Newspaper Library
The newspaper and periodical Collection comprises various titles from the end of the XVIII century to present day: from the 18th century “Gazzetta di Bologna” and the 19th century “Il caffè di Petronio” right up to today’s newspapers and periodicals.

Photographic Archive
The photographic Library contains about 60.000 items, articulated in different archives. The history of the photographic archive began in the first half of the last century, when the Curator of the Collections of the Cassa di Risparmio in Bologna realized the importance to acquire documents that could testify the urban transformation of Bologna after the actualization of the city planning act in 1889. The acquisition of Pietro Poppi’s archive, composed by approximatey 3.000 photo plates, dates back to 1940.
The other archives, in alphabetical order, are the following: Fantini, Fototecnica Bolognese, Leonotti, Mengoli, Michelini, Romagnoli.

24 Mar 2019

San Colombano.
Tagliavini Collection

San Colombano. Tagliavini Collection

Via Parigi, 5
Acquired by Fondazione Carisbo in 2005, this is a religious building complex made up of a series of adjoining buildings joined together over the centuries.
The oldest part is the church itself which is popularly believed to have been built at the behest of the Bishop of Bologna, Peter I, in around 610.
The three naved interior contains two 15th century Bologna school frescoes both depicting the Enthroned Virgin and Child. The adjoining Cappella della Madonna dell’Orazione, on the other hand, dates to 1591 and contains an image of the Virgin painted in 1399 by Bologna painter Lippo di Dalmasio. Restoration work sponsored by Fondazione Carisbo unearthed a 13th century burial site and a 13th century cross, definitively attributed to Giunta Pisano on the wall of a medieval crypt which had been completely buried and forgotten for centuries.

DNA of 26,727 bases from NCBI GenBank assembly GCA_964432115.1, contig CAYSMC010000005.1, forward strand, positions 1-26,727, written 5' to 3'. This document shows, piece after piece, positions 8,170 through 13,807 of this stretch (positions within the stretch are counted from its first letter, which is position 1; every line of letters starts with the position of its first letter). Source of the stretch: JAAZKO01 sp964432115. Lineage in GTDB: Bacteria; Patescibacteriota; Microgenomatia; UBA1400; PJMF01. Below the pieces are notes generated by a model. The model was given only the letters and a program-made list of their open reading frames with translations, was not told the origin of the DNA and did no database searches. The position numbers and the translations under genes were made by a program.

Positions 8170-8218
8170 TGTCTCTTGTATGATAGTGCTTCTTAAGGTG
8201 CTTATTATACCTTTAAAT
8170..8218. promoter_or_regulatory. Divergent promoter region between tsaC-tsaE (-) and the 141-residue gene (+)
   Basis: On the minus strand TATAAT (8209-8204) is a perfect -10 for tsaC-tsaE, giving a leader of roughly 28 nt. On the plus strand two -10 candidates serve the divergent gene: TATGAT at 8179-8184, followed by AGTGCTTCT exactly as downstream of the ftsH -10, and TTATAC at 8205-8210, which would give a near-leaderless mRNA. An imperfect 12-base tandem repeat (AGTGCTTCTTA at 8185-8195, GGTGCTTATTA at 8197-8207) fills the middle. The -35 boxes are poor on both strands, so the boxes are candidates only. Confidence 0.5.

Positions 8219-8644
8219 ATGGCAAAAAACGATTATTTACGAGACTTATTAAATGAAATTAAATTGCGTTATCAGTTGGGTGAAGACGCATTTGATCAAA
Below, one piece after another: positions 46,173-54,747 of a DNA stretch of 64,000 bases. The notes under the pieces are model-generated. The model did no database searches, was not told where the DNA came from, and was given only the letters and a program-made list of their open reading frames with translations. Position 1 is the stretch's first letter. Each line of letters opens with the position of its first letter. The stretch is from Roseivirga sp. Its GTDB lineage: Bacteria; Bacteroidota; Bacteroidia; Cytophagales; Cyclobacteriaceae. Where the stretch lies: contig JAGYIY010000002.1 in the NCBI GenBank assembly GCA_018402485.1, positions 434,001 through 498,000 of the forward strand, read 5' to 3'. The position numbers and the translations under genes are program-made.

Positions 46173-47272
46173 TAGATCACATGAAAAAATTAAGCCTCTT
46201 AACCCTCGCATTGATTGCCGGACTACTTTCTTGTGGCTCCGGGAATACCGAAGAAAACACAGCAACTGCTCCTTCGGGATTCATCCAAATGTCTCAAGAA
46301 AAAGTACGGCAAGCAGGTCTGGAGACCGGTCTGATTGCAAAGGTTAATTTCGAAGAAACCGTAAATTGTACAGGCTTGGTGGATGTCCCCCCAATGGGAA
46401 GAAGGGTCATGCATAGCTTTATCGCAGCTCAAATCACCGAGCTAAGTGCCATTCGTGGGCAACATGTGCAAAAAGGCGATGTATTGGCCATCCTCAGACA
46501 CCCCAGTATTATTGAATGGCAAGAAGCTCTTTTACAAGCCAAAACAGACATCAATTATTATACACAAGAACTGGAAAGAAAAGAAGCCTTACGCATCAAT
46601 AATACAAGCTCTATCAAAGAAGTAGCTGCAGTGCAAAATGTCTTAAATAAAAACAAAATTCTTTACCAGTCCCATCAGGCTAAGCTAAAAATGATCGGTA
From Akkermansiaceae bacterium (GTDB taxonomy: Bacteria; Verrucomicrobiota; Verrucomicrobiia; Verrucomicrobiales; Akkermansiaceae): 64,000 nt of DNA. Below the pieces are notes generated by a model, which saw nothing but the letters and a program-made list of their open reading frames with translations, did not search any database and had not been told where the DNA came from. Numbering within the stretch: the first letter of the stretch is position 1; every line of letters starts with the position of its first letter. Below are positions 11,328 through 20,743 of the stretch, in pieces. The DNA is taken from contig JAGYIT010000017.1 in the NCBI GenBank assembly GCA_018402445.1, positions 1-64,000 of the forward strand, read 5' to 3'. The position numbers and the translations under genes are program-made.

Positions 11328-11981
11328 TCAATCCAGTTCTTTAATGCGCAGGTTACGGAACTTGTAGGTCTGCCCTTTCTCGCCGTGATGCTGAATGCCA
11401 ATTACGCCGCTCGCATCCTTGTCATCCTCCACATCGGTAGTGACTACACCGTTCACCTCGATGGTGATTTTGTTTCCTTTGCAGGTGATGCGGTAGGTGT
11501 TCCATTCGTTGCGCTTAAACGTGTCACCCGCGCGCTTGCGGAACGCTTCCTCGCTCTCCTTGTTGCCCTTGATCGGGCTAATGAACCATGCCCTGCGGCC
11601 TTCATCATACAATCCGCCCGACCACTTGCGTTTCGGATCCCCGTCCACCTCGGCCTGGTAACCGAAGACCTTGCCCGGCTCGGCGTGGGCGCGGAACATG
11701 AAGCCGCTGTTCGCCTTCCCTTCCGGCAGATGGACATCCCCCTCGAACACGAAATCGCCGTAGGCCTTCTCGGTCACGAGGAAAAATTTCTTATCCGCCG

The first floor oratory is extremely fine, a Bologna art gem, and was the setting for what historian Carlo Cesare Malvasia has called “a glorious contest” between Carracci’s pupils resulting in a cycle of frescoes inspired by Christ’s Passion and Triumph. On the occasion of the year 1600 jubilee, the room’s decoration was entrusted to Ludovico Carracci’s best pupils, first and foremost Guido Reni, Domenichino and Francesco Albani.
San Colombano contains a collection of musical instruments gathered by Bologna musician and scholar Luigi Ferdinando Tagliavini made up of ninety artefacts most of which have been perfectly restored, are fully functional and come from a range of Italian and European schools in a chronological arc covering five centuries, from 16th century treasures to popular 20th century instruments. It is keyboard instruments of various types which predominate (from harpsichords to pianos, organs to clavichords) many of which were decorated with paintings. San Colombano’s packed events calendar includes visits to the building complex and the music collection, concerts and conferences. San Colombano also contains the specialist library of the late lamented Bologna musicologist Oscar Mischiati.
23 Mar 2019

Aula Magna Santa Lucia

Aula Magna di Santa Lucia

Via Castiglione, 36
The Aula Magna di Santa Lucia was inaugurated on 5 May 1988 with the conferring of an honorary degree on His Majesty, King of Spain Juan Carlos I.

Rector Fabio Roversi-Monaco’s initiative, the unity of purpose between the Municipality of Bologna and the University, the fundamental contribution to the restoration by several banks and other institutions contributed to giving full functionality to the great hall on the occasion of the celebrations of the ninth centenary in less than a year.

All restoration work was carried out based on modern concepts and in collaboration with the Soprintendenza ai Beni Culturali Architettonici of Bologna.

The origins of the Church and the whole complex Castiglione – Cartolerie – De’ Chiari are remote. According to Masini, its foundation dates back to the 5th century.